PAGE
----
My all-time favorite upcycled metal craft is making “origami” (aka, folded) stud earrings, but today I’m going to share how I make cute magnetic pencil holders from old tins. (I love that you can do so much with them, so stay tuned for more “green” how-to info in the future.)
Read on to get all the details on how easy it is to make your own pencil holder from a neat, old tin.
Estimated reading time: 3 minutes
A Vintage Tin
Tip: Stick with something tiny but tall.
My first attempt on this upcycled metal craft project was with a cute but squat little spice tin that just couldn’t do the job. Avoid this error by choosing a container with a height that is at least half the length of the goodies you plan to store inside.
Tip: Wait for the glue to dry completely.
There’s nothing worse than watching your tin slide off its magnets then down the front of your refrigerator. Not that I made that mistake on my upcycled metal craft project or anything—ahem.
3 One-Inch Diameter Disc Magnets
Tip: Powerful magnets are your friend.
Initially, I thought two magnets would be strong enough to hold my tin securely to my refrigerator once I’d filled it with a handful of pens and pencils, but I was wrong. I had to go back and add a third magnet to its back so it would stay in place.
Save yourself some hassle and consider the weight of what you’ll be putting into your container upfront and make sure you pick magnets for your upcycled metal craft that will do the job.
Daydreaming of Vintage Tins (When Not Making Upcycled Metal Crafts)
Though it has nothing really to do with this upcycled metal craft project, I have to mention that it made me think about a passage from Elizabeth Stout’s 2008 book Olive Kitteridge:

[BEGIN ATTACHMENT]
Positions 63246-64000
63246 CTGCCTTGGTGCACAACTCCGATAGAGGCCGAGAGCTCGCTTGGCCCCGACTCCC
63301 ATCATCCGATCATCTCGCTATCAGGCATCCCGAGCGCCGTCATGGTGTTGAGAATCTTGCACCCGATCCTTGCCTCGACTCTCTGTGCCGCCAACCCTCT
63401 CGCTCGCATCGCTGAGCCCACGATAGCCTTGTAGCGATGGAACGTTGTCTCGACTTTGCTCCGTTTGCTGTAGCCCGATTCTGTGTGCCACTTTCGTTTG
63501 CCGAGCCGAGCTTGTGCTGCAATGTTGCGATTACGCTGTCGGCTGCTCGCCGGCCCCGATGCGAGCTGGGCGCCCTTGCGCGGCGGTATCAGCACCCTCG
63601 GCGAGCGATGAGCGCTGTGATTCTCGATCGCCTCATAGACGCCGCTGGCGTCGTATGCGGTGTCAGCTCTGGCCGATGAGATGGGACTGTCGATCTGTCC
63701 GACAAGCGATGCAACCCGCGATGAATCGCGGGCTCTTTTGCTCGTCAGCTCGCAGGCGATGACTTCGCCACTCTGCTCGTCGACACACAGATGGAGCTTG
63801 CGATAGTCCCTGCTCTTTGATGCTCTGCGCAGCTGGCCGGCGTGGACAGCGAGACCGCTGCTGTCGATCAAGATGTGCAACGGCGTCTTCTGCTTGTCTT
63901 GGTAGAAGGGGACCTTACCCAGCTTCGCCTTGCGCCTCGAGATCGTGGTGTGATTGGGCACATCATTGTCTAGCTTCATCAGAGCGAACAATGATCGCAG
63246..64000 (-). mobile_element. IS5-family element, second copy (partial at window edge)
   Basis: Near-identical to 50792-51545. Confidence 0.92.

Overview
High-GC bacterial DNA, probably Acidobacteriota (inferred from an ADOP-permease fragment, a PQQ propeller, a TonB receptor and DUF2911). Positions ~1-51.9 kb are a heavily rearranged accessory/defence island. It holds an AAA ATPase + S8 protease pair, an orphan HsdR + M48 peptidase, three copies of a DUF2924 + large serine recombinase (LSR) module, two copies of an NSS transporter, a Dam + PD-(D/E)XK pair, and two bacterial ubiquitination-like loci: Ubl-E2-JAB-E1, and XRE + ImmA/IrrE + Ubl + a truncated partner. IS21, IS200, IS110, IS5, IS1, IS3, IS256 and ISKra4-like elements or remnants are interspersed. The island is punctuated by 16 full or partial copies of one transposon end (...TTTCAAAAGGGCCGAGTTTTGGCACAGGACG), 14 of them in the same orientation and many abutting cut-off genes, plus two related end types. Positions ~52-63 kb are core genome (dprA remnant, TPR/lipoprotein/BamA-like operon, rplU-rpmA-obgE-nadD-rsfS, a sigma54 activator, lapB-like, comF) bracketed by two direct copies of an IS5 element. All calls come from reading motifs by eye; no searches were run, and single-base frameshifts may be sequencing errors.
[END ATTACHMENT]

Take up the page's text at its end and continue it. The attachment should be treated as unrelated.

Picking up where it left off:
“You couldn’t make yourself stop feeling a certain way, no matter what the other person did. … Eventually, the feeling went away because others came along. Or sometimes it didn’t go away but got squeezed into something tiny, and hung like a piece of tinsel in the back of your mind.”
Of course, this quote wasn’t referring to a feeling associated with a vintage tin for an upcycled metal craft project, but it could have been.
My mom used to have the cutest round floral tin covered with embossed red, yellow, purple, orange, and blue posies on a rich black background. She used it in the bathroom for the longest time to store this and that. I thought it was pure magic when I was little.
The underside revealed it was made by Daher in England. And—as a budding anglophile—that origin made it seem even more exotic and exciting.
Finding one of my own has been on my thrift store wishlist for years. I’ve come close, but the ones I’ve discovered are either ridiculously overpriced or overly rusted.
Though I know that I could probably snag one in decent shape for a fair price by trolling Etsy and eBay, I sort of like the adventure of trying to find my own vintage floral Daher tin in the wild.
What can I say? I continue to hold out hope. Until then, I will just keep making more upcycled metal craft projects from less cute tins.